Diane

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SafeFood© Lessons from the Mower

August 2nd, 2014

When my sisters and I were growing up, we were never allowed to mow the lawn. Dad seemed to think this was his job and well, that was ok. When I got married, it seemed like a fun thing to try – a chance to ride around soaking up the sun – so I did. But, safety rules were not followed: I wore flip flops and ended up hitting a tree (don’t ask), which caused by flip flop to get caught and twisted my ankle. Lesson learned was that hubby could do the mowing. Fast forward a few decades and an opportunity to mow the lawn presented itself again – hubby was ‘gone fishing’ and grass was getting high. So I took the instruction manual in hand and tried to decipher the code. First off, it wouldn’t start. My diagnosis was the battery was dead. Text message from husband help center was to find the battery charger (the what?) and hook up the clamps (red to red and black to black). I must have missed these days in driver’s ed 40 years ago because this was all new to me. How to find information about the battery? Went to the manual – index said see B -9; B-9 section referenced charging on D-12; charging on D-12 said go to page J-5. Not quite that easy! Once I finally found the appropriate page and section, then matter of interpreting the language – although it was somewhat daunting to read warnings and cautions about avoiding injury – who knew so complicated! Ultimately, with some distance tech text support – mission was accomplished. I am sure this was all perfectly clear to someone with a Y chromosome or experience, but not to me. The point of this story was an “ah ha!” moment in realizing simple and easy info is really the most effective. If we want people to practice safe food handling then the how to’s need to be clearly and simply stated. At this point in my career, I can follow the legalese language in Food Code pretty well, but I guess that for some working in foodservices they are having a similar experience to me reading the lawn mower manual. Help in translating into regular language may help improve safe practices because those working in foodservices better know what and how to follow the guidance. After my lawn mowing experience, I get the importance of this. Our team is working on visual based messages with hope this will help cut through the confusion -because we don’t think you have to be a lawyer to work in retail foodservices! Take a look at www.iowafoodsafety.org
Cathy
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SafeFood© : Tis’ The Grilling Season

July 23rd, 2014

While firing up the grill can be done any time of the year, when I think of summer I think of the endless possibilities for grilling everything from meats, fish, and potatoes to fruits & veggies. While a fun and easy way to cook, following and using safe food practices are very much a priority. I believe my husband has been well trained in the safe art of grilling. For instance, when the burgers go out to be grilled so does a clean plate and thermometer. I also know he is a fanatic when it comes to proper hand washing. I’m not certain the same could be said about the husband of a friend of mine who believes he has a long way to go when it comes to food safety. I have the same thoughts about a former co-worker who, bright and early, would bring in his somewhat frozen lunch entrée, leaving it on the kitchen counter to thaw so it would be ready to re-heat for lunch. I have a future son-in-law who traditionally leaves cut, fresh onions out on the kitchen counter, and simply cuts off the “bad” parts when he needs more fresh onion, he knows this makes me crazy, however he does use a meat thermometer. Based on these variations, I read with interest a recent email from the Partnership for Food Safety Education which shared information regarding a survey comparing safe food handling practices between men and women. Of the 4 items listed (proper washing/cleaning of cutting boards; separating raw from ready to eat foods; using a thermometer to check temps when listed on recipes; and whether or not food containing salmonella bacteria could be made safe to eat) women scored 10 – 13% higher on following the correct practice than did men. Thus, the question becomes, what type of food safety messages will have an impact on both men and women to help ensure a safe, year-round grilling season?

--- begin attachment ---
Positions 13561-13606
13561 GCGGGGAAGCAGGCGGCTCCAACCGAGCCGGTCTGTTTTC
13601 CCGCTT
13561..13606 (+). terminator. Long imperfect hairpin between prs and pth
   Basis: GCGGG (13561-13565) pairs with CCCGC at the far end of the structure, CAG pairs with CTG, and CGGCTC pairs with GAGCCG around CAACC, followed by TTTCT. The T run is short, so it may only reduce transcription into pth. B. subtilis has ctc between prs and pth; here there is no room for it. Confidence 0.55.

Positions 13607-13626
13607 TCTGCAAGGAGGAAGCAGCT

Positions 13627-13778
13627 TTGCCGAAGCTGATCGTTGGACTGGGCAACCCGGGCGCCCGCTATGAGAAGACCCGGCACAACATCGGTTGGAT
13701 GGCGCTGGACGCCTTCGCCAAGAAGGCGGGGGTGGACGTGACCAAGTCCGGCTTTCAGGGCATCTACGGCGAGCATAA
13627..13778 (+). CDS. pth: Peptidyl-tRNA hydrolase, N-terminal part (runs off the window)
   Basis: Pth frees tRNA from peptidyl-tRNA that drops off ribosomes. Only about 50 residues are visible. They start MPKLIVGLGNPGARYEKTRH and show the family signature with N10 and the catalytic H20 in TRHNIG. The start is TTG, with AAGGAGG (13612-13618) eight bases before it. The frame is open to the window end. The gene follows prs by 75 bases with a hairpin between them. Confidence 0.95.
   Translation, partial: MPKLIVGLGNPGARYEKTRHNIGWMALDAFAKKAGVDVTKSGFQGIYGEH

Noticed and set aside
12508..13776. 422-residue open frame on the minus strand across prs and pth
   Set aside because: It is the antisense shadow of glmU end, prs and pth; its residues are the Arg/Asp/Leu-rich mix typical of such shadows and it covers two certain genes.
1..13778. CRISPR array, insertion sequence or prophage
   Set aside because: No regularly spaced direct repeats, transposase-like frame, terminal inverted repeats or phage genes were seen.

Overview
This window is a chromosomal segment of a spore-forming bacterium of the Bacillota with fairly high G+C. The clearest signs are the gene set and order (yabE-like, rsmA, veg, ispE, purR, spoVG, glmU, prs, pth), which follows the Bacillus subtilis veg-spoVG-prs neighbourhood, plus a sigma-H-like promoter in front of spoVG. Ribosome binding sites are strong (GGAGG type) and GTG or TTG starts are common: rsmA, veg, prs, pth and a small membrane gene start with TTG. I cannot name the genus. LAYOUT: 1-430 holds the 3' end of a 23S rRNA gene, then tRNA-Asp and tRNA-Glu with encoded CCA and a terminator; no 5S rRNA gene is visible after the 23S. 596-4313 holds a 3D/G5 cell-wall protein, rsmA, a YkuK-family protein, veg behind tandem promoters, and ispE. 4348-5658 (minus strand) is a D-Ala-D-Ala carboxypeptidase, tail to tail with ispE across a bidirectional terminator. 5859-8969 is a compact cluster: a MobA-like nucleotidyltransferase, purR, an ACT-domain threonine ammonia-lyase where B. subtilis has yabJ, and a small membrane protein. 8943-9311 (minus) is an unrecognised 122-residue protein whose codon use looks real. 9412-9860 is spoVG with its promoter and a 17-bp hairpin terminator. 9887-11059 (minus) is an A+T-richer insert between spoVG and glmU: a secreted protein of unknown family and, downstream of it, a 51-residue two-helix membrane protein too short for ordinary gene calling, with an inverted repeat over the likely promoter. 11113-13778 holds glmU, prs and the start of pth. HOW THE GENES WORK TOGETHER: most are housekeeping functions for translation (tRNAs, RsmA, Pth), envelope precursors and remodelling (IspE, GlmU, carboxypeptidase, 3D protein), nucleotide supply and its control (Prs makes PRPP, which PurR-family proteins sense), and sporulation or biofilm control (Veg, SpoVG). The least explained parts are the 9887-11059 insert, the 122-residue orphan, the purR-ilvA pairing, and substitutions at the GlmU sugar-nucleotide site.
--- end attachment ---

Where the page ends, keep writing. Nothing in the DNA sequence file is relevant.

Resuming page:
Diane
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SafeFood©: Seeing in the Dark

July 13th, 2014

Health inspection rules require certain illumination standards in food preparation and storage areas at restaurants and other foodservices – but apparently it is ok to keep customers in the dark! While having a nice dinner at a white cloth restaurant – several of us struggled to read the menu. The “atmosphere” lighting didn’t help nor did the small font size. As I looked around the room – it appeared (at least what I could see!) that most of the diners were of a certain age. Now, given the upscale setting, that makes sense. So, from a practical standpoint, why are font sizes so small and the lighting so dim that the target market can’t see what they are doing? At least our group was prepared!
Cathy